Well, and, and I'm, you know, Mindy, I'm always fascinated with the journey we take and the choices we make. And I think, I don't know which comes first. I think the choices we make defines the journey,Mindy Henderson:
so true.Judy Oskam :
And yeah, and you , you really are just a living, breathing example of that. Well, when you're coaching and speaking to people, what are some of the pain points? You know, you, you have people that are, that are needing your support from how are you able to convince, because change is not always what someone wants to hear.Mindy Henderson:
Well, I think that, you know, a lot of what I talk about is , um, you know, I , I think that we need to feel all of the emotions that go around, whatever we might be going through and anger and sadness and frustration are all very real and very, probably necessary parts of that. Um , I , I tell people all the time too, I'm not a therapist, I just play one, you know, on the, as a motivational speaker. But , um, you know, I do recognize that it's kind of like, you know , the mourning process, it, when you, when you lose someone, there's a process of emotions that you have to go through. And I think that that's true of the struggles in our lives, too. I think that there are, there's, there's a cycle of emotion . Yeah . That may or may not be different for everybody, but I think that you need to give them all their space and it's okay to not, I actually interviewed a gentleman named Shawn Achor, are you familiar with him? He's a , he's a happiness researcher and has written a couple of books and things. And, and he said very simply to me that sometimes it's okay not to be okay. And, you know, I like to remind people of that because there can be a lot of pressure to, you know , just get over it or to just put a smile on your face or whatever. And sometimes that's not what we actually need, and that is not, what's healthy for us. And so I try to give that a lot of , um, of space in the things that I talk about because those emotions are valid. Some people work through them and different ways and different time frames and all of that , that , um, but I think we all know when we're ready to move on to a more productive, constructive, happy place also. And , and so I try to be sensitive to what people are going through of course , um, but also encourage them to that moment when they're ready to start moving forward and taking additional all steps. Um, you know, I, I, I think that there are a lot of tools and sort of tricks trade that can also do their part to help. Um, almost, I don't want to say snap you out of that place, but a little bit, you know, things like taking action. That's something that always makes me feel better. The second that I start to make a plan or think about how I can move forward or make something good come out of this, or, you know, whatever, or , um, I decide to do with it. I, it, it puts you back in control. And I talk a lot about accountability also with respect to, because there are different ways that adversity comes into our lives. Sometimes we contribute to the problems that we have, and it's easy to look at those situations and say, well , sure, you know, do better, fix it, whatever, but also things that just happen like my disability and nobody caused that. Nobody asked for it. Um, but I believe that I can still be accountable for this thing in my life, in the way that I choose to respond to it and react to it, and the way that I choose to live out the rest of, of my life. So , um, you know, those are some of the things that , that I try to talk to people about , um, to try to help them through whatever they might be going through.Judy Oskam :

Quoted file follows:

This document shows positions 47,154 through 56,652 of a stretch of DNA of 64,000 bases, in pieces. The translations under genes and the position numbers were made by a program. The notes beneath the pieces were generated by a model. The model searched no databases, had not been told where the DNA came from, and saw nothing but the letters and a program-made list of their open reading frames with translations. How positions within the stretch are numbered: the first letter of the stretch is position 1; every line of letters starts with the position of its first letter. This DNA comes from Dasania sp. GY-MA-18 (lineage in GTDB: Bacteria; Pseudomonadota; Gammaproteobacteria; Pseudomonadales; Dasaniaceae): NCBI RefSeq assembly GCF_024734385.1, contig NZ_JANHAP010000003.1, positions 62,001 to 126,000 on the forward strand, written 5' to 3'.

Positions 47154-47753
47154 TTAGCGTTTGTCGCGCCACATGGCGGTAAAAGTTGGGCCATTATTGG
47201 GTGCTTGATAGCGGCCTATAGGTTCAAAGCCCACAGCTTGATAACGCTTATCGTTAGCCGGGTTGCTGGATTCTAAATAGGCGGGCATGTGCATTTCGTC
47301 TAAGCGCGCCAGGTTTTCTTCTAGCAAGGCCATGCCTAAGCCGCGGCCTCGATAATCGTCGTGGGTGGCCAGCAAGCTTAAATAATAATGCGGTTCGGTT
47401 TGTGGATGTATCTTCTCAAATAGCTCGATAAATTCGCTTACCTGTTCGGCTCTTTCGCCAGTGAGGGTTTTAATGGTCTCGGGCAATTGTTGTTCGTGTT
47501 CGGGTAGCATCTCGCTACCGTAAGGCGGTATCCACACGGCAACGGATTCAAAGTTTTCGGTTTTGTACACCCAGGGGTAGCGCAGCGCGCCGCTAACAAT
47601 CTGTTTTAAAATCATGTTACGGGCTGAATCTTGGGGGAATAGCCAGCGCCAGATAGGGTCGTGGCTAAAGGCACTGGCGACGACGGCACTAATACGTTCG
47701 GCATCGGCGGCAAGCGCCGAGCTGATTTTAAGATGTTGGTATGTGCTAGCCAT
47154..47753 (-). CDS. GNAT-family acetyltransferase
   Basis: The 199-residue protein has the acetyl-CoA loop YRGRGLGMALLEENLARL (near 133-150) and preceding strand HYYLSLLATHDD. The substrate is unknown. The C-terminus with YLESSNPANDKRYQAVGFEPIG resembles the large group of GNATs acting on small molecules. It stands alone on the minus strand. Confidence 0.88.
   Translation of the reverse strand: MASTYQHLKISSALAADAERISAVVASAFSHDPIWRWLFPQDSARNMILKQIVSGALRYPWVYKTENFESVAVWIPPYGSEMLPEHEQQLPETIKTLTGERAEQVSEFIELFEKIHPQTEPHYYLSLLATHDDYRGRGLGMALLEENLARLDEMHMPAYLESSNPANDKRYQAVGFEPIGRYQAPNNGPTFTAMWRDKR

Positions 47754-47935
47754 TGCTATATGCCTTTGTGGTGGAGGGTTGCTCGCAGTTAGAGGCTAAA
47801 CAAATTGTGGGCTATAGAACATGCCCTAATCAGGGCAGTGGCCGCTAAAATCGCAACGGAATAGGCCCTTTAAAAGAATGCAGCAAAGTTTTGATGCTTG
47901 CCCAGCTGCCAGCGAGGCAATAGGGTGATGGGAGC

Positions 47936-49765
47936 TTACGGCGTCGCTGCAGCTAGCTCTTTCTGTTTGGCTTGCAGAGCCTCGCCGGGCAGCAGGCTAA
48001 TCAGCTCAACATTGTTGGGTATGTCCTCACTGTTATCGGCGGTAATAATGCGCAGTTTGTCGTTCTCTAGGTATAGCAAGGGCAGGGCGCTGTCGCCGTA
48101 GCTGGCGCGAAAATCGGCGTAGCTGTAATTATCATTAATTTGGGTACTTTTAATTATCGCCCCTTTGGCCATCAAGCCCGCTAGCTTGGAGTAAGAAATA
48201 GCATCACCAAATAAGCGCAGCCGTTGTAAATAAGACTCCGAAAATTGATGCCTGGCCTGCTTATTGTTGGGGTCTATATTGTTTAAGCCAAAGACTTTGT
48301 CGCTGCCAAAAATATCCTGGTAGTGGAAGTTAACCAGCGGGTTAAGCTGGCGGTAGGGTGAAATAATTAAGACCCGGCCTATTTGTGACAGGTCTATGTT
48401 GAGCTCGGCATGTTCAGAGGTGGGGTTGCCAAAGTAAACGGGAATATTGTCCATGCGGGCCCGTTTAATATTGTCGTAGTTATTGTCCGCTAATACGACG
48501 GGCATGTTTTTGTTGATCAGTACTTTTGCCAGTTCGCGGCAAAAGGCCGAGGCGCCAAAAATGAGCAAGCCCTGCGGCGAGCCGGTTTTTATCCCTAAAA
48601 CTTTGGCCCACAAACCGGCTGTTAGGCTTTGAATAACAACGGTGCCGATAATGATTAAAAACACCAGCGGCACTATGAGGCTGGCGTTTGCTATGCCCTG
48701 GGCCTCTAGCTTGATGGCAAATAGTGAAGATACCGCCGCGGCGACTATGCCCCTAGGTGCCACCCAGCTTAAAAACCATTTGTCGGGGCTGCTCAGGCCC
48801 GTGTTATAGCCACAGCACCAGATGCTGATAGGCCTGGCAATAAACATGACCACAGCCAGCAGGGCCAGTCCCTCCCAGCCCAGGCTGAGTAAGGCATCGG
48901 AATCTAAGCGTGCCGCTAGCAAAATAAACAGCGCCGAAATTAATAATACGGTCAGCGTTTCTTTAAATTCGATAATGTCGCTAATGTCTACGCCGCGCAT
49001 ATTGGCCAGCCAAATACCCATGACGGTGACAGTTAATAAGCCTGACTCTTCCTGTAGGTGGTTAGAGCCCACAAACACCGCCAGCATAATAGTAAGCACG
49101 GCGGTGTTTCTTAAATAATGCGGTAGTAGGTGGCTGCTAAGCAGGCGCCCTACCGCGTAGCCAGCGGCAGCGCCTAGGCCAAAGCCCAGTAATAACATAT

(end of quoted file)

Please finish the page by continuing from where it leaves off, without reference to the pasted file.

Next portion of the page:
And I don't know about you, but, but I'm noticing with my students at the university and other other people that I'm dealing with is I think there's a , a more pressing need for s elf-compassion now. And I think, you know, with the pandemic over, it's just still a veil over the world and I'm seeing, why do you think people might be, u m, it's easier to be compassionate towards someone else than ourselves. Why, why is that?Mindy Henderson:
I wish I knew the answer to that. You know, we're so hard on ourselves and I'm guilty of it too, you know, I'm , I'm my own worst critic. Um, and I, I don't, I don't know, I don't know if it has something to do with, you know, the other people in our lives that we feel like we're supposed to take care of or be present for, or the responsibilities that we have, and these other kind of competing things in our lives that make it hard for us to take a second, to just be kind to ourselves and to practice some self-care and some compassion for ourselves. Um, because it's true, you know, if you listened to the loop that plays in your head, the things that we say to ourselves, we would never ever say to somebody else. And I do think that with what's happened with the pandemic and all that's gone on over the past year, I think that it's created, you know, a little , uh, a little bit, or maybe a lot of, a bit of , of a crisis in terms of mental health and, you know, the isolation that people have felt and the jobs that have been lost and , and just all of the fallout from the pandemic that's happened. I think it's really magnified the need for us to just take a minute and, and, you know, be compassionate and think about , um , slowing down a little bit and connecting with people, connecting with our families and, and paying more attention to some of those more positive things. Any time we're going through something hard. So often my kind of alluded to this earlier, but, you know, it can feel so out of our control. And I think that taking action is what gives some of the control back to you. And even if you don't know how it's going to play out, long-term even if you don't know what the full plan is taking one step sort of uncovers the next step and the next step after that. So it's, yeah, it's , it's a process.Judy Oskam :